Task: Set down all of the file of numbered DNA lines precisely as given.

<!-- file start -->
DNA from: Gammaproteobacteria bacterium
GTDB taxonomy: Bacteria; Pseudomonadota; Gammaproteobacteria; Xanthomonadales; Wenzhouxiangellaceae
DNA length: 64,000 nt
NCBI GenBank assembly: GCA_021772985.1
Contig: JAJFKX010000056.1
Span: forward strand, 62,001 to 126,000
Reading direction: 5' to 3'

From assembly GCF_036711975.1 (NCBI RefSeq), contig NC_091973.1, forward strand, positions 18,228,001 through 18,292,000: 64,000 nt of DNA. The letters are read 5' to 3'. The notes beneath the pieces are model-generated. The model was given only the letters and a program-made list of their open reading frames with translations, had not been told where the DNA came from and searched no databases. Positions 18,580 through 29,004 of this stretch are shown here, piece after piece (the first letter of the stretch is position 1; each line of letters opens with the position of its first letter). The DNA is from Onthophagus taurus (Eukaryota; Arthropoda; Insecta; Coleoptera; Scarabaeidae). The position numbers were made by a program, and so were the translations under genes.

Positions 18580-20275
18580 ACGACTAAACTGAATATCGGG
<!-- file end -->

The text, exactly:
DNA from: Gammaproteobacteria bacterium
GTDB taxonomy: Bacteria; Pseudomonadota; Gammaproteobacteria; Xanthomonadales; Wenzhouxiangellaceae
DNA length: 64,000 nt
NCBI GenBank assembly: GCA_021772985.1
Contig: JAJFKX010000056.1
Span: forward strand, 62,001 to 126,000
Reading direction: 5' to 3'

From assembly GCF_036711975.1 (NCBI RefSeq), contig NC_091973.1, forward strand, positions 18,228,001 through 18,292,000: 64,000 nt of DNA. The letters are read 5' to 3'. The notes beneath the pieces are model-generated. The model was given only the letters and a program-made list of their open reading frames with translations, had not been told where the DNA came from and searched no databases. Positions 18,580 through 29,004 of this stretch are shown here, piece after piece (the first letter of the stretch is position 1; each line of letters opens with the position of its first letter). The DNA is from Onthophagus taurus (Eukaryota; Arthropoda; Insecta; Coleoptera; Scarabaeidae). The position numbers were made by a program, and so were the translations under genes.

Positions 18580-20275
18580 ACGACTAAACTGAATATCGGG